A naked demigod stands guard over the Nine Elms riverbank. The tangerine deity tussles with a frutti di mare of dolphins, fishes, giant anemones, a playful water baby and a skulking octopus. The polychrome relief, designed by Stephen Duncan in 1988, is a monument to Father Thames, London's very own river god. But who is this nudesome fellow? Where did he come from?
Rivers, bringers of life, have long been associated with sprites, spirits, deities and other supernatural beings. No one knows quite how long ago the figure of Father Thames was first invoked. It's likely that people have always paid obeisance to the river in one form or another. Archaeologists have plenty of evidence for river worship in London. Treasures like the Iron Age Battersea Shield (shown below) might have been votive offerings, given in deference or placation to the river.
This beautiful object was dredged from the river in 1857, not far from where the Father Thames sculpture now resides. You can view it in the British Museum, near to a horned helmet of similar age, found below Waterloo Bridge in 1868.
Peter Ackroyd in his 2007 biography of the river reckons Father Thames "bears a striking resemblance to the tutelary gods of the Nile and the Tiber". Gods such as the Roman Tiberinus share the long hair and beard of Father Thames. Ackroyd sees their flowing follicles as simulacra of the river itself. Meanwhile, the Egyptian goddess Isis had strong connections to the River Nile, and also lends her name to parts of the Thames, especially in the sections through Oxford where the river is usually called The Isis. The connection is strengthened in a couplet by 18th century poet Matthew Prior:
Where beauteous Isis and her Husband Tame
With mingl'd Waves, for ever, flow the Same
Where to see Old Father Thames
London's most impressive representation of the river god can be found in Trinity Square, near The Tower. The divinity perches high on the former Port of London Authority building. He is again shown naked, save for a rather impractical cloak that must inhibit his swimming. He clutches a Poseidon-like trident in his right hand, while his left hand points east towards the sea.
Ackroyd provides a helpful list of other representations of the god. Find him at Ham House, Somerset House, Hammersmith Town Hall and Kew Bridge. And then, of course, there's that strange bas-relief on the Nine Elms river front, shown at the top. In fact, you can find the god's hirsute noggin at various places along the Embankment if you keep your eyes peeled. Beyond London, a statue of the deity can be found guarding Lechlade, site of the first lock on the river. Another sculpture guards Henley Bridge.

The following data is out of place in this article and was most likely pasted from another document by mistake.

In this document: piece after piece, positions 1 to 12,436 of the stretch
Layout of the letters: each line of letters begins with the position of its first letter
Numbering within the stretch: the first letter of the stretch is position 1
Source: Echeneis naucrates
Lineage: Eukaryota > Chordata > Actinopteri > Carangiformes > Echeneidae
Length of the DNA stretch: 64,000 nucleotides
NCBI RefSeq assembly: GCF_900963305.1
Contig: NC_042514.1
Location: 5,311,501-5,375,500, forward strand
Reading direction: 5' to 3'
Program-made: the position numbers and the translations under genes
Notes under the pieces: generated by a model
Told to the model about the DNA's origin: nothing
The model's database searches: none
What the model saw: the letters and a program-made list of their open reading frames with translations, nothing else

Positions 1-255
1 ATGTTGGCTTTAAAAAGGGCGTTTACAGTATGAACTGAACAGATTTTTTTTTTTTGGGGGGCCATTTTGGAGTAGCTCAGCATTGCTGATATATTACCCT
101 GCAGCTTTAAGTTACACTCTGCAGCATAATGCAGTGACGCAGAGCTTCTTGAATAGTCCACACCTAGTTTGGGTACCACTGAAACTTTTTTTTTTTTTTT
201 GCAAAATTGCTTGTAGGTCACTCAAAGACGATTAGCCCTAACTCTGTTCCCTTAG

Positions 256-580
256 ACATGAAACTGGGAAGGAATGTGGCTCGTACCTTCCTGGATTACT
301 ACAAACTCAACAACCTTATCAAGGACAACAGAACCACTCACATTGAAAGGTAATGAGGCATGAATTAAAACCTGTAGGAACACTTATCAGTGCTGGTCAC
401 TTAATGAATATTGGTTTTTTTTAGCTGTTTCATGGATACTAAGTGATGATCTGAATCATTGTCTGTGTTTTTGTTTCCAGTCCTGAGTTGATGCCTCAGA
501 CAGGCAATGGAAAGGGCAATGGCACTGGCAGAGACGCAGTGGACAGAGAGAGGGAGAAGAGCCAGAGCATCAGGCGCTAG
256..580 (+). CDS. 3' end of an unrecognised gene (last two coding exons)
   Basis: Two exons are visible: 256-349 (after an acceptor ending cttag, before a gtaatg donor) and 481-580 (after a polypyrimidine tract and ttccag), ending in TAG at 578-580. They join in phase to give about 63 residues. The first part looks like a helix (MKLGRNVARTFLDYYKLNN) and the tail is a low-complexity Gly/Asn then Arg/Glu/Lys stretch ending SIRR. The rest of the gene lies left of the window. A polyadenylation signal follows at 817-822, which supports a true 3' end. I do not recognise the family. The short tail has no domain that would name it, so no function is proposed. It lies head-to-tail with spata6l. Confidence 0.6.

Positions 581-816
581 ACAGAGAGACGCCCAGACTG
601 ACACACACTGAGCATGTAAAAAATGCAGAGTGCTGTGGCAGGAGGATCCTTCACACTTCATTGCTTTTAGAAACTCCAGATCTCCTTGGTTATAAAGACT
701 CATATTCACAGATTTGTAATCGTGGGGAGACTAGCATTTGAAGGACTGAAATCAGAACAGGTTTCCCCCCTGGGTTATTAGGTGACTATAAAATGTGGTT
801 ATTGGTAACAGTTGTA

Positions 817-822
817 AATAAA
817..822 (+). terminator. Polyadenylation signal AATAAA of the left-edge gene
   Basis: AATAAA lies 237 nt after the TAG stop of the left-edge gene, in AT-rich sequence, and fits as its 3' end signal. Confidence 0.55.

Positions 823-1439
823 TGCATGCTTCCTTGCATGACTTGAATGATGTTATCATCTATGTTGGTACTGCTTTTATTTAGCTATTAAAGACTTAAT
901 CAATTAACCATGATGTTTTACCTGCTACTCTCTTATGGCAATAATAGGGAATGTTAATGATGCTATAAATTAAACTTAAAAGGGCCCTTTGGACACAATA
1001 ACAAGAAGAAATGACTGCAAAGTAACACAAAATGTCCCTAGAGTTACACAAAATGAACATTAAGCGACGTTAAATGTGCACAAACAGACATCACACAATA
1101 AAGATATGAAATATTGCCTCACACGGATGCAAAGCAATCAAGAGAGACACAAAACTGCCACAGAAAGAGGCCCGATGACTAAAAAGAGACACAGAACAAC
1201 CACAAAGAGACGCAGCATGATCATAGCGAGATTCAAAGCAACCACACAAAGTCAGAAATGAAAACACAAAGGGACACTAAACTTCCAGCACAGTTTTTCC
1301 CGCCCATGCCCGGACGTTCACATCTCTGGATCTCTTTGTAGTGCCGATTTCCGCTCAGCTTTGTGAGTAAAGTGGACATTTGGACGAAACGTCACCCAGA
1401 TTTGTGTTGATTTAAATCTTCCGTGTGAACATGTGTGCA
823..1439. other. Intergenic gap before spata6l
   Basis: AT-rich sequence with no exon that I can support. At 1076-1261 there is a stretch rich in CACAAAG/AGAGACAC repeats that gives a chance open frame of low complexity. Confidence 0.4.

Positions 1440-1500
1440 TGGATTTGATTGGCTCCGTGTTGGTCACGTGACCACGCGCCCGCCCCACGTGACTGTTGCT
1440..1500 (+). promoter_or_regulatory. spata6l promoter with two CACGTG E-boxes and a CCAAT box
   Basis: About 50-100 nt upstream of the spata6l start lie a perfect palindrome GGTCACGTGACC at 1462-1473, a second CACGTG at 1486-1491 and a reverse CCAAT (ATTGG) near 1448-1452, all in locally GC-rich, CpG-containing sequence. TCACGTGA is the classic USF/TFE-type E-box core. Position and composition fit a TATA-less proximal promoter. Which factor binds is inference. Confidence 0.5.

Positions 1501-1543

Father Thames in art and literature
The most evocative depiction of Papa Thames in the whole of art must be the frontispiece to Doré and Jerrold's 1868 book London: A Pilgrimage. Our favourite river deity skulks beneath a riverside arch, and for once without his balls on show. He peers over his shoulder at a Britannic lion. It may not be based on actual events.
One of the oldest literary references to Old Father Thames comes in Alexander Pope's 1713 expansion of his poem Windsor Forest:
Old Father Thames advanced his reverend head;
His tresses dropp'd with dews, and o'er the stream
His shining horns diffused a golden gleam:
Grav'd on his arm appear'd the moon that guides
His swelling waters and alternate tides:
The figur'd streams in waves of silver roll'd,
And on her banks Augusta rose in gold.
(Augusta is an ancient name for London.) Pope's example was followed by many others, the bearded man serving as a romantic personification of the Thames. The device perhaps reaches its apotheosis in the Rivers of London novels of Ben Aaronovitch. Father Thames features as a character, and he's joined by Mama Thames and a whole family of daughter rivers such as Lady Ty (Tyburn), Fleet, Lea and Beverley Brook.
Old Father Thames has also had his dark days. During the Great Stink of the 1850s, the River Thames honked with raw sewage to such an extent that the Houses of Parliament had to close down. Cartoonists of the day drew many images of a woebegone Father Thames, wallowing in his filthy abode.